The last Prudential Ins. Co. factor tips heaviest in favor of the percentage plaintiffs' counsel seeks here. At Table 5 of Professor Coffee's affidavit, ¶ 21 at 14, he compiles 289 settlements ranging from under $1 million to $50 million. The average attorney's fees percentage is shown as 31.71%, and the median turns out to be one-third. This Table alone demonstrates the reasonableness of the 25% sought here.
We are fortified in this conclusion by Professor Coffee's survey of "mega" class action settlements over the last decade, set forth in ¶ 29 of his Declaration. While it is true that two $1 billion settlements awarded fee percentages of 15% and 14%, respectively, settlements of $52 million and over ranged in fee percentages from 18% to as high as 37%. The average percentage *736 of settlements between $100 million and $200 million is 28.1%. Id.
The 25% is, therefore, eminently reasonable, and we therefore approve it.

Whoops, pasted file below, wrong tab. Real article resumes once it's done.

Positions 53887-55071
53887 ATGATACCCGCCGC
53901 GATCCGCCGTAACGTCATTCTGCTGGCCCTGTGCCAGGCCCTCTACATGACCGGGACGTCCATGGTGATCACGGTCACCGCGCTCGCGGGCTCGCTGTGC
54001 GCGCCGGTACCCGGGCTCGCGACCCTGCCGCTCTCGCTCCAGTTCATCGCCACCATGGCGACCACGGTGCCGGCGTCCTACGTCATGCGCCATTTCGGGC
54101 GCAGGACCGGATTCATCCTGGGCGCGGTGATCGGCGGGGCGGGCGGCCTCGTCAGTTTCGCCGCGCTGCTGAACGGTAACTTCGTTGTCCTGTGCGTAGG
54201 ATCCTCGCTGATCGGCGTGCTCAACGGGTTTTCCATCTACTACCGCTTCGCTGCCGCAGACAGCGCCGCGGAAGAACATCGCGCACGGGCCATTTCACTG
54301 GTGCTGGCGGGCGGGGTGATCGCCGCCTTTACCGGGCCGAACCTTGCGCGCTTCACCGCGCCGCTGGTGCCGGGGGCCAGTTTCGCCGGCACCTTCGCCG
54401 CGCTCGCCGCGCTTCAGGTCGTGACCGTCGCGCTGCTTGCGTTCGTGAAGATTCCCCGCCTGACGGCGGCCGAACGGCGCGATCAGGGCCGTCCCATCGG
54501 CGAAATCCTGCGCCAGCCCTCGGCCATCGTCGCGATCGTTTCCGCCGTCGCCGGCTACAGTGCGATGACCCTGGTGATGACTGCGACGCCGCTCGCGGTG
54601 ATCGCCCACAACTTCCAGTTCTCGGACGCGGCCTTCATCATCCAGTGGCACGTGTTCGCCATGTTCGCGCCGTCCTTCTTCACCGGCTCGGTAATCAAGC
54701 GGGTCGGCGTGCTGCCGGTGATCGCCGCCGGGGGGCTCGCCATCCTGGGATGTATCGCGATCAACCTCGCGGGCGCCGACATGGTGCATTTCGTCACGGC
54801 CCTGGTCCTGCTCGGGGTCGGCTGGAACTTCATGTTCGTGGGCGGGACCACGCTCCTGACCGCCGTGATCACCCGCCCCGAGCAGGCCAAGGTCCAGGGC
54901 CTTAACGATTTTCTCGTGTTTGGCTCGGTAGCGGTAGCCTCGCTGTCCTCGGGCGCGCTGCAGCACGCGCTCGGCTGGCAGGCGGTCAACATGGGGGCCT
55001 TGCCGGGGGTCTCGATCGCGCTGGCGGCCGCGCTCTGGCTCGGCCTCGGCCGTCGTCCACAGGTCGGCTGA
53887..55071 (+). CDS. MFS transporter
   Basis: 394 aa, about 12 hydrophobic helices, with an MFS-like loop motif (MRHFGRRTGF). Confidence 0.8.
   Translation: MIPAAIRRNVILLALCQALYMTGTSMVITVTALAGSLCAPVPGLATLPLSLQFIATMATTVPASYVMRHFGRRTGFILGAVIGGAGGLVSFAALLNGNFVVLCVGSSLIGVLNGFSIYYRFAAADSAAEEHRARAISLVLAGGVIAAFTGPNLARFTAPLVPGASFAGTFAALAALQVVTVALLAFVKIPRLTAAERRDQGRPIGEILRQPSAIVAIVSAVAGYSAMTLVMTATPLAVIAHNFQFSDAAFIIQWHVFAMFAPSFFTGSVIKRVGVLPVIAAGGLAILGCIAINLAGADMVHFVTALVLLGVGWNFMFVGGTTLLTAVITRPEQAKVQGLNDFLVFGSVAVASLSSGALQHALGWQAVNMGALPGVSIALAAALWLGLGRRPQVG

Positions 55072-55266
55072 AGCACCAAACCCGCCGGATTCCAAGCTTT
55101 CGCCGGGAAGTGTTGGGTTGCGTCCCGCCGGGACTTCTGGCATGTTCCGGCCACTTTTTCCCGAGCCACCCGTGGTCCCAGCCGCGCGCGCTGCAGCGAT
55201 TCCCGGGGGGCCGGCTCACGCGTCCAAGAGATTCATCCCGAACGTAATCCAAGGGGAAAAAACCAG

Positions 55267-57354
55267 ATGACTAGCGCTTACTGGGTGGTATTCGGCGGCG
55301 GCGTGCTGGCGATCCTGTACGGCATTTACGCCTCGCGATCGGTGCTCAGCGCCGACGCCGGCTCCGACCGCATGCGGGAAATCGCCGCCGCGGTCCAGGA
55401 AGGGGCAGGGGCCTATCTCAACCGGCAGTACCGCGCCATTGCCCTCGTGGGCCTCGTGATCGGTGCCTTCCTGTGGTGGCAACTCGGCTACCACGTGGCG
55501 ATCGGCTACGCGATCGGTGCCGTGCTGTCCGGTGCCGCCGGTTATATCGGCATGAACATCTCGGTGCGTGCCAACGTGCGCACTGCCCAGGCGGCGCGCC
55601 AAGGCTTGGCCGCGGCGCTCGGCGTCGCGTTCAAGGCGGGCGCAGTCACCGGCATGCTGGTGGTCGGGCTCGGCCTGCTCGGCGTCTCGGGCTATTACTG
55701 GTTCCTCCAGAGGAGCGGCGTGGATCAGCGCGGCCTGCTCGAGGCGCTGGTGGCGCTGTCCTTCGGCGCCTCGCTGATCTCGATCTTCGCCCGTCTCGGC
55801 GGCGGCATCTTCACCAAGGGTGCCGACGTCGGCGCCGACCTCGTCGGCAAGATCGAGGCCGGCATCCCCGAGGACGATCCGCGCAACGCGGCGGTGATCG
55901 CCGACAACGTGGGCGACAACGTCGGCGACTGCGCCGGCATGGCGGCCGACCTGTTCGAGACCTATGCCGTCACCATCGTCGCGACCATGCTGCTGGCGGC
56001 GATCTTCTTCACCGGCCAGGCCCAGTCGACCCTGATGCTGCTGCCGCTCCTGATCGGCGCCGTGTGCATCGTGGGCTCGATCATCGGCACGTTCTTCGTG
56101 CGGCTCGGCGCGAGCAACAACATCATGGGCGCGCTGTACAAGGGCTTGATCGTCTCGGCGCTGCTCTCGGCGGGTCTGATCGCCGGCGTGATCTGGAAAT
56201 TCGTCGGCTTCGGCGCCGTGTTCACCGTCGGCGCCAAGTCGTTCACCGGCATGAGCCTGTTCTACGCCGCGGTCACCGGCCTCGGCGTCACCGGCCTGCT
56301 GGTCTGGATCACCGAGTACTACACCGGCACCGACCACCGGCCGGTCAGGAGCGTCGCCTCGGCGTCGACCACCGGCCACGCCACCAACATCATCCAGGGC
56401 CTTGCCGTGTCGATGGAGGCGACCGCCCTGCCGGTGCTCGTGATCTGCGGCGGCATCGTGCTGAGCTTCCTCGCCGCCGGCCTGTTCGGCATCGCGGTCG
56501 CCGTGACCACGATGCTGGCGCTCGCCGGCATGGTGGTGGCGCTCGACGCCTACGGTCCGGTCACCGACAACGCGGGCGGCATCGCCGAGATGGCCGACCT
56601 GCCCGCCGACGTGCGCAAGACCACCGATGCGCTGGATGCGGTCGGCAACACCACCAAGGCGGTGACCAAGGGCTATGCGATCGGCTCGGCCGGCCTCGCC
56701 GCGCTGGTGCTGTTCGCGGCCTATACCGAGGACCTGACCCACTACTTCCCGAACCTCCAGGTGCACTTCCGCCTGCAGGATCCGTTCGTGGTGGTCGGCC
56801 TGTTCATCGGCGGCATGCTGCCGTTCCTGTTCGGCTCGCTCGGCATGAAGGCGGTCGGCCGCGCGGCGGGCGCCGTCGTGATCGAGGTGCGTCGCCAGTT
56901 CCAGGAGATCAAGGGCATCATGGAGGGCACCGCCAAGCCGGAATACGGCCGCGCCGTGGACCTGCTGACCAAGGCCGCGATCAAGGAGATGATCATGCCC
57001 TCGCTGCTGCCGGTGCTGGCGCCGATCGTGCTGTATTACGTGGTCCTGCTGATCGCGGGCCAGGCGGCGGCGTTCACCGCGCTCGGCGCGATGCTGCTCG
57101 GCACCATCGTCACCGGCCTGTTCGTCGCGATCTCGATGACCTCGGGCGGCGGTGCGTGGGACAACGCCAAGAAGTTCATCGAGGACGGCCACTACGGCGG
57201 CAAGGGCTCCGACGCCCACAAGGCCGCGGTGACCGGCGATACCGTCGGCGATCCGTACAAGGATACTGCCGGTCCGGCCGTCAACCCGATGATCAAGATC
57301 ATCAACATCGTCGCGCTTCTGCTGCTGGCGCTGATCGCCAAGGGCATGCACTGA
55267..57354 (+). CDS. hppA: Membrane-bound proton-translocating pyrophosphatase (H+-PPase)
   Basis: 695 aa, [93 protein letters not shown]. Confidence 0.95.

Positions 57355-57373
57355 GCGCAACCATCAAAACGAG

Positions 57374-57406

As earlier noted, plaintiffs seek reimbursement of expenses of $499.988.61, which they have detailed in their submissions to us. These out-of-pocket expenses for telephone, telecopier, computer aided legal research, overtime, and travel are compensable, Missouri v. Jenkins, 491 U.S. 274, 284, 109 S. Ct. 2463, 105 L. Ed. 2d 229 (1989). they also are unobjected to and, in our judgment, reasonable. We therefore shall award full reimbursement of these items.B. The Derivative Settlement
From the $5 million Derivative Settlement, those plaintiffs' counsel seek a total award, including reimbursement of out-of-pocket expenses, of $1 million, or 20% of the recovery. As the Derivative Settlement is entirely cash, the award sought is requested to be all cash as well.
Applying the same standard as we have just used in appraising the request of Class Action plaintiffs' counsel, derivative counsel also pass reasonableness muster. It is important here to note that derivative plaintiffs' counsel have to date worked together with Class Action counsel. They have worked efficiently to help produce a result that benefits the corporation and, through it, its shareholders.
Like Class Action counsel, derivative counsel undertook their labors entirely on a contingent fee basis, with no assurance of recovery. Their efforts have resulted not only in the $5 million, but perhaps more importantly in the assignment of the corporation's direct rights against the nonsettlers to the Class. We have earlier mentioned what a significant benefit this confers.